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Bill Aims to Improve "Shamefully Poor" Conditions in TX Nursing Homes

Texas lawmakers are considering tougher penalties for nursing homes that violate state health and safety regulations. (TerryVine/GettyImages)
Texas lawmakers are considering tougher penalties for nursing homes that violate state health and safety regulations. (TerryVine/GettyImages)
May 18, 2017

AUSTIN, Texas – The Texas Legislature could soon approve a bill to correct dangerous conditions in many of the state's 1,200 nursing homes.

Senate Bill 932, designed to close loopholes in regulations and strengthen penalties for bad actors, is awaiting a House vote after being approved by the state Senate.

Its sponsor, Sen. Charles Schwertner, a physician from Georgetown, says studies show that 1 out of 4 Texas long-term care facilities is substandard.

"It's very unfortunate that Texas is ranked the worst of the 50 states regarding the quality of nursing home care,” he states. “I believe it's time to change that. I take very seriously our obligation to send a very clear and unambiguous message that we're serious about protecting our most vulnerable citizens."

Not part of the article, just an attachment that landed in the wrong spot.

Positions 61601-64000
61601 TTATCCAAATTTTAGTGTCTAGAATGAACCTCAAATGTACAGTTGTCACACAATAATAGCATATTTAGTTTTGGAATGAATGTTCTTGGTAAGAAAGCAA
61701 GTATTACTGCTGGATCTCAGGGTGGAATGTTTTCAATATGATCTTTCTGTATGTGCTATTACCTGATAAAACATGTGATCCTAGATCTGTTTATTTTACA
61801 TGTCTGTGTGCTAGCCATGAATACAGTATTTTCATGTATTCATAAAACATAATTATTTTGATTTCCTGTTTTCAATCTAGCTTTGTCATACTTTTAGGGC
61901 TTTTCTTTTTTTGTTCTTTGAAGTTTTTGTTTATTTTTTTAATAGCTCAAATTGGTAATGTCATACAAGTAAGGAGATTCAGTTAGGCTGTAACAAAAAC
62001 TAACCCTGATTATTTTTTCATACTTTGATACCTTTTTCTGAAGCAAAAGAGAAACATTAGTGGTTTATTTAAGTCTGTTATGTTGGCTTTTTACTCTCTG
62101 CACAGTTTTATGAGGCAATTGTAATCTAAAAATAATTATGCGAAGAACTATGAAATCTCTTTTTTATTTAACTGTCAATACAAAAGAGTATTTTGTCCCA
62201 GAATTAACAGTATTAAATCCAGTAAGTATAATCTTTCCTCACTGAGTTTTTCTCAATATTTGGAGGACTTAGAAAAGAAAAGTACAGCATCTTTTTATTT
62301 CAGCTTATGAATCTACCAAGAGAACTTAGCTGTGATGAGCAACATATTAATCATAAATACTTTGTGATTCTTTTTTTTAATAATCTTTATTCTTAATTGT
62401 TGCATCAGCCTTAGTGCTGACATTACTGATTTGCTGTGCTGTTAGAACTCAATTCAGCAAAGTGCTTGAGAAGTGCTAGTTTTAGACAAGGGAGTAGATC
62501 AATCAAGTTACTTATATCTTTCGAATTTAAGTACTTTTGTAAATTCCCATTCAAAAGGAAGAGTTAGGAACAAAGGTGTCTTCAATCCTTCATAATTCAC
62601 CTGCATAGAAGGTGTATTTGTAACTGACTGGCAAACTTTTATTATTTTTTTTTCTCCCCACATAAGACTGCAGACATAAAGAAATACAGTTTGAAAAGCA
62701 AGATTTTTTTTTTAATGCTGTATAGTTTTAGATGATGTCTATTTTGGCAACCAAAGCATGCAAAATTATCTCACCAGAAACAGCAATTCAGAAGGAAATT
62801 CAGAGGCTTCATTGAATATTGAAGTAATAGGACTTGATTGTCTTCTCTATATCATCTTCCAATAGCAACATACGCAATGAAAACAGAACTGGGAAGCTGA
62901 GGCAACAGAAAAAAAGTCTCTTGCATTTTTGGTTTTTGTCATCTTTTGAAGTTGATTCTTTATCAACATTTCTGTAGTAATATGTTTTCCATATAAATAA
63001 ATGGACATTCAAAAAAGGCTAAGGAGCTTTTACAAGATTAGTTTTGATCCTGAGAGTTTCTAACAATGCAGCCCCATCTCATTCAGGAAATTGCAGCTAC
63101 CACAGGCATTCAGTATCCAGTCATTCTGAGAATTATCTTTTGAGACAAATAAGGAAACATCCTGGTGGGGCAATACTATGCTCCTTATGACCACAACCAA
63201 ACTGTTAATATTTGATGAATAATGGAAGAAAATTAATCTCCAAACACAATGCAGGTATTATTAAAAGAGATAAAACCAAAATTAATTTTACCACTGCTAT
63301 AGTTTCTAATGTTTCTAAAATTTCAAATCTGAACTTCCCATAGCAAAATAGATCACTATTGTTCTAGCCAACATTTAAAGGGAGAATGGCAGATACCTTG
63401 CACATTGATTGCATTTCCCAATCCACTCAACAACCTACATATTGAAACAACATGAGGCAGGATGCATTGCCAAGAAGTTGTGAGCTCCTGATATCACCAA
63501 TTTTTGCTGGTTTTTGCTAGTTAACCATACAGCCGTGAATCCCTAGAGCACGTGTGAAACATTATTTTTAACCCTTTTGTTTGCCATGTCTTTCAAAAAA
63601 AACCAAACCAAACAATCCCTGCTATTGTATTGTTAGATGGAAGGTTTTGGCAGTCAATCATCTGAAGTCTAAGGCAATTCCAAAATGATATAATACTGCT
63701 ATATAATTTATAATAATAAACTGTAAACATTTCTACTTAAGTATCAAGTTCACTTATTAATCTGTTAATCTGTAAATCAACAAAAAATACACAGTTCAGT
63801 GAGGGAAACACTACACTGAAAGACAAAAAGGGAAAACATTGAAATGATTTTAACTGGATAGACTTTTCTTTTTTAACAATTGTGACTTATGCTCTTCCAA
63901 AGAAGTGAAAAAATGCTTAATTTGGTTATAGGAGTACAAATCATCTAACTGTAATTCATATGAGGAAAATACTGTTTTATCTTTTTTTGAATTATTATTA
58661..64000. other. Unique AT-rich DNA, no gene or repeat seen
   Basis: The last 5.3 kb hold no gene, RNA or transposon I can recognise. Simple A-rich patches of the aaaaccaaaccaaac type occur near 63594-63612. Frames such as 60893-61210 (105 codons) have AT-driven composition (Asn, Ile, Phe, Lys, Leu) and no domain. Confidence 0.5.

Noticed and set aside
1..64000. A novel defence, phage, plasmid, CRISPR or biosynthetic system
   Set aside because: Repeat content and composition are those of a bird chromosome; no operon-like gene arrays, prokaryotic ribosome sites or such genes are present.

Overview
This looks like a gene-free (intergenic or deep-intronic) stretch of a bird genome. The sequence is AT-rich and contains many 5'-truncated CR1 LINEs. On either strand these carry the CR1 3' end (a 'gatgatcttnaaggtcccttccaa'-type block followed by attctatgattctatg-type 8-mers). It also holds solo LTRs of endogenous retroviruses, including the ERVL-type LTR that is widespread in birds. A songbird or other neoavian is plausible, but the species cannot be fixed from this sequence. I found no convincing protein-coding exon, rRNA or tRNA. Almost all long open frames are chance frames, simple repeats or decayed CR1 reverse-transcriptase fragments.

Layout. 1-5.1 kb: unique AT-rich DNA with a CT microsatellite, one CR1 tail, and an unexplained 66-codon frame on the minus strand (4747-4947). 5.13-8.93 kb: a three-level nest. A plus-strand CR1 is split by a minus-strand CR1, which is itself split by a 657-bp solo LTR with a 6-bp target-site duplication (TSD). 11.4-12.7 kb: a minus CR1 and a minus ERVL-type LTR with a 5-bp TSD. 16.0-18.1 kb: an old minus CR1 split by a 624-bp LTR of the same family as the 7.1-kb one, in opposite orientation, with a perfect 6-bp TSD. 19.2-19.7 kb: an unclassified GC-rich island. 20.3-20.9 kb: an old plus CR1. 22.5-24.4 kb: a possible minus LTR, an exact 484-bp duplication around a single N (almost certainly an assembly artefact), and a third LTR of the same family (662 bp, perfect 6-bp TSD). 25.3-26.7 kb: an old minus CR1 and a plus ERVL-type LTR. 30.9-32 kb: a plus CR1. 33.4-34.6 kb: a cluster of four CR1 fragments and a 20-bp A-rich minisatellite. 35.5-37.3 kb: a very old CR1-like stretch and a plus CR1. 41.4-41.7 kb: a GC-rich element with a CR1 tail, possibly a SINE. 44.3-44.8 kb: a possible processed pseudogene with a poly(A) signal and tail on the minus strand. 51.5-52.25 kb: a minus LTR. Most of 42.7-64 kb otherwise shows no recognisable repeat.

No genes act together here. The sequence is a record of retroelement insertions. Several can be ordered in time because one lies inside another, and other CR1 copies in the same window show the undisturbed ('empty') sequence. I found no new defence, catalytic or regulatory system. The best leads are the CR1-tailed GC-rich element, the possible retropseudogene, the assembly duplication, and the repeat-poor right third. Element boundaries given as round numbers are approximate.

A report by AARP Texas, entitled "Intolerable Care," calls conditions in many nursing homes "shamefully poor," and identifies thousands of serious health and safety violations.

Schwertner says the bill would require that the state's Department of Aging and Disability Services inspect each nursing facility at least once every two years.

But Schwertner says the biggest improvement the bill would make is to change the "right to correct" rule, which, in theory, allows nursing homes time to fix a violation. In reality, he says it allows substandard conditions, and even abuse and neglect, to continue.

"The bill refines the progressive sanctions on the various types of violations,” he explains. “If nursing homes continue to violate various provisions of law, they can be fined in an increasing manner."

Schwertner adds the bill is designed to give families confidence that their loved ones will be safe and well cared for in a nursing home.

"People realize they have loved ones – aunts and uncles, parents and grandparents – but they themselves could one day be residing in a nursing facility, and they want to make sure that the quality of nursing homes is improved,” he states. “I think that's a universal, bipartisan issue."

The measure is supported by the Texas Health Care Association, which represents the state's nursing home operators.

Mark Richardson, Public News Service - TX